Environment
Karnataka / Environment
These artificial floating platforms have nutrient-absorbing saplings that grow by absorbing pollutants from water.
Arundhati Sarkar| Sunday, December 4, 2016 - 19:16

Residents of JP Nagar are leaving no stones unturned to restore the polluted Puttenahalli lake to its pristine form. To sustain the ecology of the lake, which attracts migratory birds and is home to several aquatic creatures, the Puttenahalli Neighbourhood Lake Improvement Trust (PNLIT) has set out on another mission.

The trustees have launched artificial floating platforms (AFI) with nutrient-absorbing saplings that grow by absorbing pollutants from water, and in the process clean the lake.

How it all began

PNLIT explored alternate sources of water since rain water was insufficient. From May 2015, they began feeding the lake with treated water from the sewage treatment plant (STP). Earlier in 2016, Deloitte Shared Services India Pvt Ltd became their CSR partner to clean the lake of weeds. In June, they introduced the AFIs and also tied up with BMS College of Engineering to test the water for quality.

After filling the dry lake, the members then began looking at various options such as installing an aerator to circulate the water below the surface of the lake, or a fountain that would be aesthetically appealing.

However, since both the options were expensive and required maintenance, Usha Rajagopalan, a trustee of the citizen-driven Puttenahalli Neighbourhood Lake, recounts, “We decided to look for inexpensive and easier options.”

This is when, the idea of  AFIs occurred to them. Usha states that the concept of the AFI was captivating, simple, and had a visual appeal.

Once the first prototypes were installed, Eurasian Coot, a species of bird that lives on freshwater lakes and ponds, promptly built its nest on them. “This way, the biodiversity of the place is sustained”, Usha says.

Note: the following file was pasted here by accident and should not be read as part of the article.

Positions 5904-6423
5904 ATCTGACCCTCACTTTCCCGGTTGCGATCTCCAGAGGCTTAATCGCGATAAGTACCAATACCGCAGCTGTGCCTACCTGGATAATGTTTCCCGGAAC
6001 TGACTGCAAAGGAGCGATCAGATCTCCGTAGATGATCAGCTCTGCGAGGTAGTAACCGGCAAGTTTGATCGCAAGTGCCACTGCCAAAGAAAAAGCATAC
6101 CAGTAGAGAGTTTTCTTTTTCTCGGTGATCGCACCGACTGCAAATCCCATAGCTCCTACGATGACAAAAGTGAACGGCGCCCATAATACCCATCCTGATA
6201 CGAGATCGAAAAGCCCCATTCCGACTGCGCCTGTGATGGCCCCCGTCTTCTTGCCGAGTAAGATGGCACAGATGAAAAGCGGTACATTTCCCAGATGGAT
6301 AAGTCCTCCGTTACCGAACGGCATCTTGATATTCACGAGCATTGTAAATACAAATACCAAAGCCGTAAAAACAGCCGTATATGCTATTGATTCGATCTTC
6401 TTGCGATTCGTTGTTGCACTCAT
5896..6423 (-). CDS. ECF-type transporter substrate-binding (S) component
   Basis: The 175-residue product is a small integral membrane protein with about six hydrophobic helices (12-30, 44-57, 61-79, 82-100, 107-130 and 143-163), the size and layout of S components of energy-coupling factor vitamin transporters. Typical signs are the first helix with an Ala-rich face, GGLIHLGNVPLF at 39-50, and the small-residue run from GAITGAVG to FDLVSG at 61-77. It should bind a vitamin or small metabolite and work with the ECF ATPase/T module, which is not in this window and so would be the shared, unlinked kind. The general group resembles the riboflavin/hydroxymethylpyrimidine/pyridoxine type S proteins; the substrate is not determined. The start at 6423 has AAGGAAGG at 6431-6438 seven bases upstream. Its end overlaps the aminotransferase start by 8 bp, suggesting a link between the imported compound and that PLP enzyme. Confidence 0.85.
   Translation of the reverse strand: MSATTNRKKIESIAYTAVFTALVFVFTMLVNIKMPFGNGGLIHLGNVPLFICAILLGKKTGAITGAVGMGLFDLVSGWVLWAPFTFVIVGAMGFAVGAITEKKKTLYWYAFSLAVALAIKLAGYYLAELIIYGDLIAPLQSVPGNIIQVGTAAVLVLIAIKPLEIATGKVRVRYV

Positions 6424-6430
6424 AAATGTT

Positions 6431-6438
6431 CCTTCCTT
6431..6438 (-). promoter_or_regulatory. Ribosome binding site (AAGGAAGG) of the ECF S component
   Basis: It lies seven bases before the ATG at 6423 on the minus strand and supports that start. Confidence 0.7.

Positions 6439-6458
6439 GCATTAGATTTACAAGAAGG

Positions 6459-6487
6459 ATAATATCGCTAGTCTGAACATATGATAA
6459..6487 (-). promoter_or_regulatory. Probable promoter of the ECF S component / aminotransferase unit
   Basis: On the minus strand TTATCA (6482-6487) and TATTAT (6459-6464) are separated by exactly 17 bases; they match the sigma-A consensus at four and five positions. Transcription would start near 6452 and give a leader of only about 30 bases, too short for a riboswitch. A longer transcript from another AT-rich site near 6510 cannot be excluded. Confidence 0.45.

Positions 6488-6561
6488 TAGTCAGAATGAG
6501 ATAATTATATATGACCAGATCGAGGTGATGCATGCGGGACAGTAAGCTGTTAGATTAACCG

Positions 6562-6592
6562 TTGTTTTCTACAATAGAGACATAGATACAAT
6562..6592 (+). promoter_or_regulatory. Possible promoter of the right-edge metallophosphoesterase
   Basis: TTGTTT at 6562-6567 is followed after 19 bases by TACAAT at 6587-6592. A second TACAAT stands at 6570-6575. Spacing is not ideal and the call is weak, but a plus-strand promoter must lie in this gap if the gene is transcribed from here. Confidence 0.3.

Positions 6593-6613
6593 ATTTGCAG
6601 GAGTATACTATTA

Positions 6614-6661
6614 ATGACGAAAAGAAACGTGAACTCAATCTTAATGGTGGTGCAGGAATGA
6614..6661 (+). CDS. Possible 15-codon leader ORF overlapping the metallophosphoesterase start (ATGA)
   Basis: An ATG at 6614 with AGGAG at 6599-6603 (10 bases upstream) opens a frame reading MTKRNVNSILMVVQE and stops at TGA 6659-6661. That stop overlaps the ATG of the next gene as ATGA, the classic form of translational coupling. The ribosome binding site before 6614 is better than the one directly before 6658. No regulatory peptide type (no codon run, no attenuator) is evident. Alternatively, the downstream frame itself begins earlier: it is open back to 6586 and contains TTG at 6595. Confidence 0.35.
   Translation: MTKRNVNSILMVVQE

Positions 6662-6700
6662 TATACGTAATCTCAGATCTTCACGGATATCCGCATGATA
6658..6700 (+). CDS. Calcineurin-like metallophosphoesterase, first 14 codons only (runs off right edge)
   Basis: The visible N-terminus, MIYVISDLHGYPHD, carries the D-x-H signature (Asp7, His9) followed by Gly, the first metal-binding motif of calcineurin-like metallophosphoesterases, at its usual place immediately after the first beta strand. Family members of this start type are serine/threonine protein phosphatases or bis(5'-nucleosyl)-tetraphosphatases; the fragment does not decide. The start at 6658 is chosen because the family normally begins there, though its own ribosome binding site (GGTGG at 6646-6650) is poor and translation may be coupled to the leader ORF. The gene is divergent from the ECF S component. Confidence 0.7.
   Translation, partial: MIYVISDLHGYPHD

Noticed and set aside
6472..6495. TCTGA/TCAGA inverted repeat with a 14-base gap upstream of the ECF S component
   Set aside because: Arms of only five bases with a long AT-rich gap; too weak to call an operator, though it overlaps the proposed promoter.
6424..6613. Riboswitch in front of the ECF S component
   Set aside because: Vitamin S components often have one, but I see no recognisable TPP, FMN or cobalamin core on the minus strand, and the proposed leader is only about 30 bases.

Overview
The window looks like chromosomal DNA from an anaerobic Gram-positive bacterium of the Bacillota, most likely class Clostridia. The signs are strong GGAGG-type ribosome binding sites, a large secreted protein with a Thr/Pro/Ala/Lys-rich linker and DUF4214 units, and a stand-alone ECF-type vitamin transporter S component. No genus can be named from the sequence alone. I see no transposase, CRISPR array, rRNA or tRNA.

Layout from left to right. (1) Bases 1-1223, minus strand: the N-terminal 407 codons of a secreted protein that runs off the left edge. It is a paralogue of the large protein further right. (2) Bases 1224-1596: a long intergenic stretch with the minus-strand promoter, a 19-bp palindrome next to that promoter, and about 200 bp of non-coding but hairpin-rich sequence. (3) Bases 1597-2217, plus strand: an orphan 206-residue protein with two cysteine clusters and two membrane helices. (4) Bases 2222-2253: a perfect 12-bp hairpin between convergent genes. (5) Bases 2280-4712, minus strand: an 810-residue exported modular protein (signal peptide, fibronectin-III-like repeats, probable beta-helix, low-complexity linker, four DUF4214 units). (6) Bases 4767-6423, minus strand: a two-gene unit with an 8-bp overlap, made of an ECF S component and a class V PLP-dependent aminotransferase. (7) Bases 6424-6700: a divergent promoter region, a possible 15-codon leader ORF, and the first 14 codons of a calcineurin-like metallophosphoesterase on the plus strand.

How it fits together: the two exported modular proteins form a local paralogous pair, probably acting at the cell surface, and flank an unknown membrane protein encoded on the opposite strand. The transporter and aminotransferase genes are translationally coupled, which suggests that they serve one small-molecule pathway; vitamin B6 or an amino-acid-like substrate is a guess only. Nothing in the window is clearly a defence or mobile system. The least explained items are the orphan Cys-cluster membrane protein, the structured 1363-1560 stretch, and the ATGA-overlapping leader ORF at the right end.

Usha says overall there has been a steady improvement in the quality of water as the weeds are being removed.

The process of making Artificial Floating Islands

Nupur Jain, a social worker by profession and a trustee, says the islands have been made by her along with her husband Pranshu Jain and their gardener Jayanna.

Speaking about the design and the process, Nupur explains that the square base of the floating islands have been made using PVC pipes.

After the frames were ready, it was placed on ultra violet stabilised net. Following this, saplings were inserted into the net; in some cases saplings were put in small pots made from old bottles to see which ones would grow better.

On each island, around 20-25 saplings were planted, and then a finer mesh was placed on top for the plants to grow. Once ready, the islands were ready into the lake.

“The platforms were made in a way, that it floats, is stable in all the weather conditions, and does no harm to the water life,” Nupur says.

Benefiting the ecosystem

Plants like “Canna, Vetiver, Colocasia were selected as they are natural bio filters”, and absorb the organic nutrients from water, thereby purifying it.

Each plant has an advantage- Colocasias are said to be good biofilters, and the roots of the Vetiver are very long which helps in absorbing pollutants from the depths.

“The plants are all growing, and are also acting as perches and nesting places for birds,” Usha says.

The gardener removes unwanted vegetation and aquatic weeds to expose the water to the sun, and also replaces the plants in the platform whenever needed.    

Currently, there are seven islands on the lake and the trustees plan to assess the quality of the water and then make more such islands with other kinds of plants.

The outcome

Puttenahalli lake today is beaming with life. The trustees are delighted to see steady improvement, and feel “the trends are very encouraging.”

With the water quality good enough for aquatic lives to thrive, the Fisheries Department has released fingerlings in the lake which will be harvested soon.

Ducks, birds, fishes of various species, and butterflies, are all making their way to the lake once again.  

All images courtesy: Nupur Jain